How does a company – or for that matter, an industry – know when an experimental effort has reached critical mass?
Of course, most of us watched our favorite games on cable or satellite television. But an important minority viewed them on mobile devices or in 3D.
That “leading edge” group is what the NFL is focused on as they literally experiment with new technology in the hope of finding that next big thing. As The New York Times reminded us last Sunday, the NFL cut a deal with ESPN back in ’87 to exclusively televise games on cable. And the league partnered with DirecTV in ’94 to offer a package so that fans could watch games that were not broadcast in their markets.
The NFL is no stranger to cutting edge distribution concepts, and that’s why they broadcast a pre-season game this summer in 3D, while also offering fans a chance to view exhibition games live online.
Are there dangers here? Of course, because the NFL has to be concerned about how online broadcasts might cannibalize its satellite and cable revenue.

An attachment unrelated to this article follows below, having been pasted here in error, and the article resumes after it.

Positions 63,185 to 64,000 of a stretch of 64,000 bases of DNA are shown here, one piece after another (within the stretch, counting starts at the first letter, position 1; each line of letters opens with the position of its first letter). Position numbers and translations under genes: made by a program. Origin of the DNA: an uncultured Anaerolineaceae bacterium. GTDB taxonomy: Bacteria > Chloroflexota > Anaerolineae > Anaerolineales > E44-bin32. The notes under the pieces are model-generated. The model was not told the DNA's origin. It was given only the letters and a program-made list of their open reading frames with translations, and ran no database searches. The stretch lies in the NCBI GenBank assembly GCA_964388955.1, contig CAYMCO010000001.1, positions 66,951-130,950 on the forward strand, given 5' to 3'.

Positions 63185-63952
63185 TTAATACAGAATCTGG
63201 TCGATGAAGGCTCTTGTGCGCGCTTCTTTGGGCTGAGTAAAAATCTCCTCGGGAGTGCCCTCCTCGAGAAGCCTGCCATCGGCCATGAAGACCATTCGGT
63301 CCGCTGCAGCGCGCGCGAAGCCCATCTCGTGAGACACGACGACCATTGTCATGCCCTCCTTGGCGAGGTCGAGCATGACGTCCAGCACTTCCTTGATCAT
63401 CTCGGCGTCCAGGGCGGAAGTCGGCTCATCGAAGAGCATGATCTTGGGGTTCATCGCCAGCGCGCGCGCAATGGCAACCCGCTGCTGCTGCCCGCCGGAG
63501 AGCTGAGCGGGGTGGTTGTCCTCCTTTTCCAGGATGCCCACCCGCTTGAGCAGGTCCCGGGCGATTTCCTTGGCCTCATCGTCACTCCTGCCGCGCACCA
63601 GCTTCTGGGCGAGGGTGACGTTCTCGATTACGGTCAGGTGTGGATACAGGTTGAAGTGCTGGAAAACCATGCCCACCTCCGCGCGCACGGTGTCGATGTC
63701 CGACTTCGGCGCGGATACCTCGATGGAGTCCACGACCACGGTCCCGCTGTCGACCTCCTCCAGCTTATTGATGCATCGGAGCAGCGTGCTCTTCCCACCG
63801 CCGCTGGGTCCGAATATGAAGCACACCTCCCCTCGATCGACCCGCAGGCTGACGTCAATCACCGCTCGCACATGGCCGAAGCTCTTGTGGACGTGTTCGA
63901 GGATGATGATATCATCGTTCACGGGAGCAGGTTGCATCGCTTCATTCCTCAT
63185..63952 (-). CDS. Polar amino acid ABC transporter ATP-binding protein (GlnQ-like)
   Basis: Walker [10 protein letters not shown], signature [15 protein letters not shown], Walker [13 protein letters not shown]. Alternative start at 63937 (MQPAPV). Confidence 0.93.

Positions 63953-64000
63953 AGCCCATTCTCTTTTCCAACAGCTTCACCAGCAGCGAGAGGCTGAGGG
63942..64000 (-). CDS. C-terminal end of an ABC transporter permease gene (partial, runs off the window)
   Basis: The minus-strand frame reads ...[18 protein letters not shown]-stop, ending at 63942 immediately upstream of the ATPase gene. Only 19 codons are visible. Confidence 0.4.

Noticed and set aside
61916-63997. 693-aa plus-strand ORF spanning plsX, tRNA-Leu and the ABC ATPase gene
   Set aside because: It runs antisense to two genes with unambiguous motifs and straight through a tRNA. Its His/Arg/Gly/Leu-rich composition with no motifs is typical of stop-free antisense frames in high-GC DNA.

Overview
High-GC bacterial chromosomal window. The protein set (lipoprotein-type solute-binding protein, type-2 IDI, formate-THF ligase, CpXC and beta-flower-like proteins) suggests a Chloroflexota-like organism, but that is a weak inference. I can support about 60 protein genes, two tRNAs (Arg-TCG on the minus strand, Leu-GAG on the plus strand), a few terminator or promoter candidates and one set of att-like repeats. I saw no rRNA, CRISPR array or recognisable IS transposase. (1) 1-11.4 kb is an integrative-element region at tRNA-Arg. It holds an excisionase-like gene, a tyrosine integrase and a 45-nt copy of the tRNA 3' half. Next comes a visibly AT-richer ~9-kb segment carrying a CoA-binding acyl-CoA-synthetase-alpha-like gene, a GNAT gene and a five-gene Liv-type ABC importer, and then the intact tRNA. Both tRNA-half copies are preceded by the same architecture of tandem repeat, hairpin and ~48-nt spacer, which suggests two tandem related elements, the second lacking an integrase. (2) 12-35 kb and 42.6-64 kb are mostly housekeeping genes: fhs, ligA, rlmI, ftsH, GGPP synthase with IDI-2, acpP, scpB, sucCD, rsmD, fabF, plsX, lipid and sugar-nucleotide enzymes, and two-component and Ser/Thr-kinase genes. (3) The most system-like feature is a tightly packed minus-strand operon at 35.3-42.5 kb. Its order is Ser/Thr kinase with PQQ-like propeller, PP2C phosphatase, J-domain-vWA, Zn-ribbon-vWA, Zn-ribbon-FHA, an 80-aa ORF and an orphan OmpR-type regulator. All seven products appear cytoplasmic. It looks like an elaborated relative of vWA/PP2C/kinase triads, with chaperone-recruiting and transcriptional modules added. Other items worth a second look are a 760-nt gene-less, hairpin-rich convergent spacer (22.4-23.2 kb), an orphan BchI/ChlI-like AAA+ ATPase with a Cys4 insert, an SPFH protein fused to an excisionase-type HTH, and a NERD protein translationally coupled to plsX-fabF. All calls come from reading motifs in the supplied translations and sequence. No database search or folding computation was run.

But the league is forging ahead, attempting to determine how content and gadgetry will come together in a multi-media future.
A quote from Brian Rolapp, the NFL’s SVP for media strategy and digital media, caught my eye:
“You go in this dance for a certain amount of time, and eventually there’s a tipping point where there’s enough content where adoption starts.”
Rolapp may have been talking any number of experiments, but this discussion is near and dear to many broadcasters in radio.
For Bob Struble and Peter Ferrara, the tipping point for HD Radio is a regular conversation starter. As Ferrara explained to me last year, the process of achieving mass acceptance for HD Radio is like pushing several wheel barrows up a hill at the same time: auto company acceptance, in-store adoption, consumer interest, and broadcaster buy-in. Obviously, those “wheelbarrows” are going to climb at different speeds, but the key is to keep them all moving northward.
For other broadcasters, tipping points might be something totally different. They could be about when digital revenue passes broadcast revenue for stations. Or when the percentage of listeners tuning via streams surpasses the broadcast signals.
You may laugh at this, but I remember the shock on the faces of lots of AM broadcasters when FM listening hit its tipping point.
And believe me, back in 1968, that event didn’t seem possible either.
But with all of these tipping points, it takes courage, experimentation, and even a WTF attitude at times. But given the change in the air, the last thing that any entertainment company should do – even one with all the marbles – is to stay the course.
Even the NFL.